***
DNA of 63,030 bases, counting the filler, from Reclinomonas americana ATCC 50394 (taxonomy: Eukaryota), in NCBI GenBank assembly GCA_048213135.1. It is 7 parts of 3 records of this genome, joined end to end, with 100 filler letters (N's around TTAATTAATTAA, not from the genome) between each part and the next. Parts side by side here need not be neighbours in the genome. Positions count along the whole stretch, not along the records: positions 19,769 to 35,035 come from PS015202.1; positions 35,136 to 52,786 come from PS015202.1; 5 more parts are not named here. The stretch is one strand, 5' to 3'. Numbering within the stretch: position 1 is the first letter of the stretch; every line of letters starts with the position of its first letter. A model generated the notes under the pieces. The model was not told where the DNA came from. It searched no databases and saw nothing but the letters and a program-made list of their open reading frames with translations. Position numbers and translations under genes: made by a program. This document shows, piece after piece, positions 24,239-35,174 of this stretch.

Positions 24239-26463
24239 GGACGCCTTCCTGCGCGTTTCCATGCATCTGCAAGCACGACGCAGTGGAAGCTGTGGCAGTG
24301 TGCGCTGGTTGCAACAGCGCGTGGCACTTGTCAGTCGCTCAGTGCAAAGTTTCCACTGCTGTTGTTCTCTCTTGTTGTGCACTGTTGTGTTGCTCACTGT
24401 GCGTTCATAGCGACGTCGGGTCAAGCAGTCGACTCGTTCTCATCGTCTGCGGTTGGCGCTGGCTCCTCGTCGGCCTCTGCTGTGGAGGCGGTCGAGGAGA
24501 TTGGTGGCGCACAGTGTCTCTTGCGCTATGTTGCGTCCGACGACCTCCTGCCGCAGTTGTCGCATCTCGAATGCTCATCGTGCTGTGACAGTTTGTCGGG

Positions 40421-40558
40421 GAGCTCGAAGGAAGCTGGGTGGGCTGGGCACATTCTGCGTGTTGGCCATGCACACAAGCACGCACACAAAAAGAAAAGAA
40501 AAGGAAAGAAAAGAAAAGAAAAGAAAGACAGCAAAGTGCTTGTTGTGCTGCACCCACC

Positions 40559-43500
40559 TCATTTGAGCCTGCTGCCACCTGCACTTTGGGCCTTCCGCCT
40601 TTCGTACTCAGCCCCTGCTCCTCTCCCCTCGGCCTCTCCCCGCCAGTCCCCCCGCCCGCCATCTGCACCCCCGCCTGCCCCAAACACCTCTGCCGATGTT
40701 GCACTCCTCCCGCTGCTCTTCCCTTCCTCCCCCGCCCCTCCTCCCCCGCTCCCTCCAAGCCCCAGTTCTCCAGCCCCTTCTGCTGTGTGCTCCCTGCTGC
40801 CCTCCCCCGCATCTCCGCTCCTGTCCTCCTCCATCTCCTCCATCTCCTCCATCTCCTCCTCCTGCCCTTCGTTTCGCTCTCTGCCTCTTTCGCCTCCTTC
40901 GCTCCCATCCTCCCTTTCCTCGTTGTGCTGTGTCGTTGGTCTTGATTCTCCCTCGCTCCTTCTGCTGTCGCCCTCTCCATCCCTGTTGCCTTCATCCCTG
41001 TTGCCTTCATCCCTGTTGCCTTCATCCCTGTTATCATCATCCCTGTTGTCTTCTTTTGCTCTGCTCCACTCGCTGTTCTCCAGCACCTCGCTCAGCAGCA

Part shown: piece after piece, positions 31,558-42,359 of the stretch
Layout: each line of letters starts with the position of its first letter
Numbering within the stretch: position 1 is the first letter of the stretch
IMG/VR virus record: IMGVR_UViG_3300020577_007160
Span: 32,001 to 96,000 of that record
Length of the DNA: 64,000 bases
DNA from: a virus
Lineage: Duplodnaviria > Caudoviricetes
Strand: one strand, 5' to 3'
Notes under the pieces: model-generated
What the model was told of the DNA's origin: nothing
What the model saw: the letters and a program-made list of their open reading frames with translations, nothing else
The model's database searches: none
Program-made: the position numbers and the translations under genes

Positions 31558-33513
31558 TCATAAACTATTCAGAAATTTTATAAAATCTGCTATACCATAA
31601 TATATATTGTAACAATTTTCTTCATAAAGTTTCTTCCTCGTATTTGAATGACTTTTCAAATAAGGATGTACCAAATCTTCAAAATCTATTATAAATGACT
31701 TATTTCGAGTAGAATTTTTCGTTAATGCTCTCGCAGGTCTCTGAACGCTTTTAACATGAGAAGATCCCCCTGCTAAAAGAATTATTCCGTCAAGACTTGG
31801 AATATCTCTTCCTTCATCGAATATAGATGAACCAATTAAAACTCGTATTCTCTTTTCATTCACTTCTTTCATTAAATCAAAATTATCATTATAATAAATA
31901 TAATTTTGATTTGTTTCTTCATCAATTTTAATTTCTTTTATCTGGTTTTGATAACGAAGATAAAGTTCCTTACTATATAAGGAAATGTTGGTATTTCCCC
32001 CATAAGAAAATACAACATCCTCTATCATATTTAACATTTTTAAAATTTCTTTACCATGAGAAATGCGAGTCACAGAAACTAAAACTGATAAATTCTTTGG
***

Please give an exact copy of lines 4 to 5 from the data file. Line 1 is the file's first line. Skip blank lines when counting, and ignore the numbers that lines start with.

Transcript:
24301 TGCGCTGGTTGCAACAGCGCGTGGCACTTGTCAGTCGCTCAGTGCAAAGTTTCCACTGCTGTTGTTCTCTCTTGTTGTGCACTGTTGTGTTGCTCACTGT
24401 GCGTTCATAGCGACGTCGGGTCAAGCAGTCGACTCGTTCTCATCGTCTGCGGTTGGCGCTGGCTCCTCGTCGGCCTCTGCTGTGGAGGCGGTCGAGGAGA